Sunday, December 1, 2013


It's interesting that 'placebo' is almost a dirty word in many medical and health circles. The reason medicines are tested relative to the placebo effect is because placebos WORK. Doctors, coaches, teachers should be looking for ways to reduce stress and improve their patients, athletes, and students' ability to heal, recover, and learn. Dismissing something as "all in your head" is nothing but ignorance.
...the placebo effect really is the brain's own healing process, and that's a long word, so it's probably easier to say the placebo effect. But the problem with the word placebo is it carries with it a lot of baggage. 
...when you look at placebo-controlled trials, the reason we have to do placebo-controlled trials to determine the "true biological effect of a drug or intervention" is we have to subtract out the placebo effect where people have an expectation that just taking a pill or having an injection or whatever the intervention is, they have an expectation that that will heal and, in fact, it does. It reduces pain, it can reduce inflammation to a certain degree, and it's hard to estimate and it differs with different conditions.But the percent of effect of the placebo effect in any given intervention has been estimated to be somewhere between 30 and 90 percent. Ninety is probably a little high and 30 may be a little low, so let's say 50 percent. A drug that has the ability to help reduce pain by 50 percent is a very powerful drug. So, you know, it's not a trick; it is your brain activating anti-pain pathways releasing those endorphin molecules, releasing those desire molecules, dopamine, to shift and reducing the stress response.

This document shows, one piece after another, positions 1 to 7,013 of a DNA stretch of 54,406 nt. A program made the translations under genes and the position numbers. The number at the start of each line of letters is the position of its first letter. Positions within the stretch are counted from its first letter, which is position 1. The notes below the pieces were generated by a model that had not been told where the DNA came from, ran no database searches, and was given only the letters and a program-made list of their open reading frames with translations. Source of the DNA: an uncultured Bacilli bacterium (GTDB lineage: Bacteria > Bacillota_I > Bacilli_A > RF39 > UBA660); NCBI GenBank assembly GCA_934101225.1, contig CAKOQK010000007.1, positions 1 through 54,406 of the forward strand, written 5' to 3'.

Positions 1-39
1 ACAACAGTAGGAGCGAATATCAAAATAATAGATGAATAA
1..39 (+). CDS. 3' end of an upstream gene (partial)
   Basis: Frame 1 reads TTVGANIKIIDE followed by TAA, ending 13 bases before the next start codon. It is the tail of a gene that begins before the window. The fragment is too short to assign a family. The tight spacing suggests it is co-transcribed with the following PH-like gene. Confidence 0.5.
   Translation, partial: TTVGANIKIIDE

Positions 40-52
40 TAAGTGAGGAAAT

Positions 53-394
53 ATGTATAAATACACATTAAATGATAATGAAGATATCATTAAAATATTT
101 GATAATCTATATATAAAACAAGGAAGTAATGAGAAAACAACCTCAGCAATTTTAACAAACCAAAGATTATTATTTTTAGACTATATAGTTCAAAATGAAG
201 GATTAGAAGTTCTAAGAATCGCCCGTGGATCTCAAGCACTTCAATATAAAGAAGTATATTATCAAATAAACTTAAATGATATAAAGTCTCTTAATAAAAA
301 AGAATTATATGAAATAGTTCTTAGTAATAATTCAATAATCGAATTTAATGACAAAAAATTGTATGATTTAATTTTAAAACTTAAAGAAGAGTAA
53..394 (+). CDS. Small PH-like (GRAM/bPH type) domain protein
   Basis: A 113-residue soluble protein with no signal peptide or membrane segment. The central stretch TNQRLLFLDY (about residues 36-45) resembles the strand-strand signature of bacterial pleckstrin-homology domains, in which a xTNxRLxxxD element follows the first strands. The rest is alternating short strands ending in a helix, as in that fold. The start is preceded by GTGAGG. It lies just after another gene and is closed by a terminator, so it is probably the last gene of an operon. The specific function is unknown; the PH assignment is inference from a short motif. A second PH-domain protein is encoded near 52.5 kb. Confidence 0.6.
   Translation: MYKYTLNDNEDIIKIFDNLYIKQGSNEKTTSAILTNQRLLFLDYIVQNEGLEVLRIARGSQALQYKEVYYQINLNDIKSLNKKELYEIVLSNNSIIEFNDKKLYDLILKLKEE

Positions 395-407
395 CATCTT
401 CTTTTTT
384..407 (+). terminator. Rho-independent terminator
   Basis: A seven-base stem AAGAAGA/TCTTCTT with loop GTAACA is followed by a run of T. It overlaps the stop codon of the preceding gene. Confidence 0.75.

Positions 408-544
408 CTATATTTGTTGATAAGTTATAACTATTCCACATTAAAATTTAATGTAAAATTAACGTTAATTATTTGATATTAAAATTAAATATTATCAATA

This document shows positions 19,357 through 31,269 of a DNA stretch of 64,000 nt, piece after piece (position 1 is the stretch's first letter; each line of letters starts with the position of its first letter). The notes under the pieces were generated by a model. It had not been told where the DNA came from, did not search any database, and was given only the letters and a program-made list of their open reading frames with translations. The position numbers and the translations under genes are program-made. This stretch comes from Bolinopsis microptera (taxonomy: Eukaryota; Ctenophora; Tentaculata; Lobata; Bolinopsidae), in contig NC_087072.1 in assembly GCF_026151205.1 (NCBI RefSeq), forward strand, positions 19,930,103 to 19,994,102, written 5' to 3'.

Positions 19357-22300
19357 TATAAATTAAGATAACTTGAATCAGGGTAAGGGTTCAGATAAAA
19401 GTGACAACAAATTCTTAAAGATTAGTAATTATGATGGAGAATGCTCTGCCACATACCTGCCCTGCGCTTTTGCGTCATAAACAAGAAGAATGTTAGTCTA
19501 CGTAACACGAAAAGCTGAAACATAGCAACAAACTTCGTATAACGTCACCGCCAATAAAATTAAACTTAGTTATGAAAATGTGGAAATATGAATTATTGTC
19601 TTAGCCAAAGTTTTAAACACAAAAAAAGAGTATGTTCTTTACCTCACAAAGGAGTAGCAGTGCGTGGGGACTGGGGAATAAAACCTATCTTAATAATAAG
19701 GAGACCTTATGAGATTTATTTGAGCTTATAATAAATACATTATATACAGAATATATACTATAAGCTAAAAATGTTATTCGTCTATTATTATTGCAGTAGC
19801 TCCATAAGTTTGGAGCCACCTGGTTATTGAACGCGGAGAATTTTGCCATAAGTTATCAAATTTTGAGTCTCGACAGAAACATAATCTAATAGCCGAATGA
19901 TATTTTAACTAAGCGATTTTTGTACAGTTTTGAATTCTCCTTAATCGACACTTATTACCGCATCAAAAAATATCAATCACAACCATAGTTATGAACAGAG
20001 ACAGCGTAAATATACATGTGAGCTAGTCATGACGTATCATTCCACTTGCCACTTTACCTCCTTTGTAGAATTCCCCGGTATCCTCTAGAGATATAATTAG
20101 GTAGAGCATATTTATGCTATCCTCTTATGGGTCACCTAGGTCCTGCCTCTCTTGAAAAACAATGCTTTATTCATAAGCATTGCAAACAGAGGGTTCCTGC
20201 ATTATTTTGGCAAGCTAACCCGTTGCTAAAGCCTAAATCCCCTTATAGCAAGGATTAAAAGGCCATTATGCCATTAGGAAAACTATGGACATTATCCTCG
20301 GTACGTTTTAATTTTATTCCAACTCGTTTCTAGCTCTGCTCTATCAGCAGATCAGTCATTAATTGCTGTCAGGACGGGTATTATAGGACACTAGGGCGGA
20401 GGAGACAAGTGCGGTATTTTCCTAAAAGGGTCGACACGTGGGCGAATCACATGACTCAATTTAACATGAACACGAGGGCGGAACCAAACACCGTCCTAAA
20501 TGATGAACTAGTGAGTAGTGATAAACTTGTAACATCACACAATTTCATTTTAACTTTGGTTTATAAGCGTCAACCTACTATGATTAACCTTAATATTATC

...why not use this in a sort of a carefully titrated way and say, OK, why not put the individual who needs to heal into the most healing environment where the stress response is not activated and, to the extent that we can, it's reduced where you have positive emotional memories that flood you. Put them into a situation where they're likely to release these positive, these anti-pain molecules and these, you know, dopamine molecules of reward, and that will allow their body to heal or to receive the drugs that you are then giving them. 
So I'm not saying, you know, don't go to a desert island and don't take your cancer chemotherapy, but I'm saying don't fight against it by putting yourself in a stressful situation. Do the maximum that you can with things like meditation and yoga and prayer to help amplify these pathways in the brain that we know ultimately can help the immune system do its job to heal.
From the radio program On Being (October 24, 2013): The Science of Healing Places with Esther Sternberg

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